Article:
Defused Lethal Al Gore Poem Released by Government

Vapors rise as

[Picking up the pace our poet transports his reader, for one brief and pungent moment, into the most private, intimate and smallest room in his house. In such a setting the deepest odors of Mr. Gore's poetic gifts waft upward and subsume the unwary reader, inducing in him a trance like state ... ]

Fever settles on an acid sea

[ ... in which the effects of the previous night's vast consumption of various endangered species at Chez Gore are spewed forth into an ocean of Zantacs and Pepto-Bismol on the waves of a refreshing high colonic that engulfs the reader in high poetic fancy previously known only to Dante.]

Snow glides from the mountain

[Here we begin to discern the sense of infinite loss that overwhelms a billionaire bard who discovers that the Black Diamond route behind his Aspen mansion no longer holds the deep powder.]

Ice fathers floods for a season

[This is a line resplendent in its simple complexity. It could be a warning "written on the subway walls," one that says, mayhap, "cannonballs." It could be the poet reflecting on the state of his wife's flickering affections as some of Tiger Woods' schedule opens up. It could be a humble observation that prostate afflictions are not easily overcome. The uncertain richness of this strain of ambiguity stuns one into mute vacillation.]

A hard rain comes quickly

[Not content with pillaging the minor poets Donovan and Milton, Gore boldly rapes the early work of the great Bob Dylan's "Hard Rain's Gonna Fall" by his deft enjambment of that poem's signature refrain with his personal erectile difficulties. An intimate if perhaps ill-considered disclosure that draws the awed reader deeper in to Gore’s shallows.]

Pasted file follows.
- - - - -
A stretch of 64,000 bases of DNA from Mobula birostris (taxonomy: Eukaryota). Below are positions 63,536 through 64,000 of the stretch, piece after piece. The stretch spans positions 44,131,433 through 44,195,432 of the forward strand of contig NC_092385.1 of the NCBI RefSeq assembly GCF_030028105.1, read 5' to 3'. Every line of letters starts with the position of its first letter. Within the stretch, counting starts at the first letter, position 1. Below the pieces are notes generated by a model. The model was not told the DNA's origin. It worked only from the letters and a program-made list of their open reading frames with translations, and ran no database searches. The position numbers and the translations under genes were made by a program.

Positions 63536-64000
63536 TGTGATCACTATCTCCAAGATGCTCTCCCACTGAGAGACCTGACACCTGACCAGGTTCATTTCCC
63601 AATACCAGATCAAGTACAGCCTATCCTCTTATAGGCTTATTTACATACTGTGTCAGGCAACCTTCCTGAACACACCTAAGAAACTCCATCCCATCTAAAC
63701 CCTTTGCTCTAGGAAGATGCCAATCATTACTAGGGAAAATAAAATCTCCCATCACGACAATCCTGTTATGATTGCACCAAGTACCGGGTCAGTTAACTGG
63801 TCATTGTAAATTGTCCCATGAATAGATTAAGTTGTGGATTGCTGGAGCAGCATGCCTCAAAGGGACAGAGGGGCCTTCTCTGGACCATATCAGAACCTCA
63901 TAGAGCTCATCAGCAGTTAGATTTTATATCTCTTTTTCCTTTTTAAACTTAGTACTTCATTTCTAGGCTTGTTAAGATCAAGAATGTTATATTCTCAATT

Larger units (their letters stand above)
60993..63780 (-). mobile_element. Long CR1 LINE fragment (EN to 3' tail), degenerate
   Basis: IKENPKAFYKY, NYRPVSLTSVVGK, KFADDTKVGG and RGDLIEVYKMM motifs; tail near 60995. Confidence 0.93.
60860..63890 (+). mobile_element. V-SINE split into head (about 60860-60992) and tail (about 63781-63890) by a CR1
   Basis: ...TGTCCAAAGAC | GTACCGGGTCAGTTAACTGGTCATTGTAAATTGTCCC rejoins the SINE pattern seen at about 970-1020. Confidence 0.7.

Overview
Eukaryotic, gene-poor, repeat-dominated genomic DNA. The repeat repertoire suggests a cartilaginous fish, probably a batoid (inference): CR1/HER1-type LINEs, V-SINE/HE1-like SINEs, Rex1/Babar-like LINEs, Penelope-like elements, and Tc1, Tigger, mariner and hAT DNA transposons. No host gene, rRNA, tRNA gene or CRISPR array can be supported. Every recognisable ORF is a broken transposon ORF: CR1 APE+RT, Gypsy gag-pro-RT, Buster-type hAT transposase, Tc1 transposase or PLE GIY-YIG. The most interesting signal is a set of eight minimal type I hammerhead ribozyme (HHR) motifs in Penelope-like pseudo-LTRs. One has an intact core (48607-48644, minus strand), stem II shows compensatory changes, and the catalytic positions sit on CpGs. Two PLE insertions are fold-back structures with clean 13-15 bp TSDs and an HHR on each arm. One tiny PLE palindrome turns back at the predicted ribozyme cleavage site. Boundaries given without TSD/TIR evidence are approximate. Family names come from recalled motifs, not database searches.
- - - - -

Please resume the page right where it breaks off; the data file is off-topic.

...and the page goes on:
Then dirt is parched

[This stunning image sketches like a rainbow in curved air what perhaps happens to mud when moisture is removed, presumably by too much hot air, and returns to the poem entire to a firm foundation in the natural world of Gore that is “Gaia all too Gaia.”]

Kindling is placed in the forest

[Scholars have noted this echo of "coals to Newcastle," but more practical readers have observed: "Kindling is pretty much what is found naturally on the forest floor and there's no need to bring it."]

For the lightning's celebration

[We are approaching the bitter end of this sweet song hymn to the earth with this evocative calling up of the lightning from far heaven on the oft yearned for Walpurgisnacht of the gods. One can almost hear Odin's anvil sing out its warning. If only the progressives had heeded it, but then if Nancy Pelosi had only shared half her Botox with Hillary Clinton both may have survived exposure to the poem.]

The shepherd cries

[If you thought that shepherds were made of sterner stuff, you weren't paying attention in The Silence of the Lambs, were you?]

The hour of choosing has arrived

[Indeed it has and would that many of our dear departed progressive brethren had heeded this warning and stopped reading at this point.]

Here are your tools

[Noose, gun, high ledge at the CBS and New York Times skyscrapers, sleeping pills, cyanide Kool-Aid, self-immolation. All those tools and more were used. And each act was accompanied with the same note: "Al is right. My "hour of choosing" has arrived. I just can't go on inflicting my carbon footprint on the world any longer. I love you, Gaia. Goodbye forever."]

In terms of reducing the carbon load on the planet as well as purifying the air of American Progressive out-gassing, all can agree that this poem was not only Al Gore's masterpiece but also his most fitting memorial.

Rumors that Gore is still hiding out in Copenhagen disguised as a blonde Danish prostitute are probably untrue, but since the poem was widely distributed to the disastrous "Copenhagen Conference" the bodies are still too thick around the periphery of that city to permit entry. President-Select Palin has promised "a full and complete search of the rubble for the remains of Gore as soon as it is deemed safe for our troops."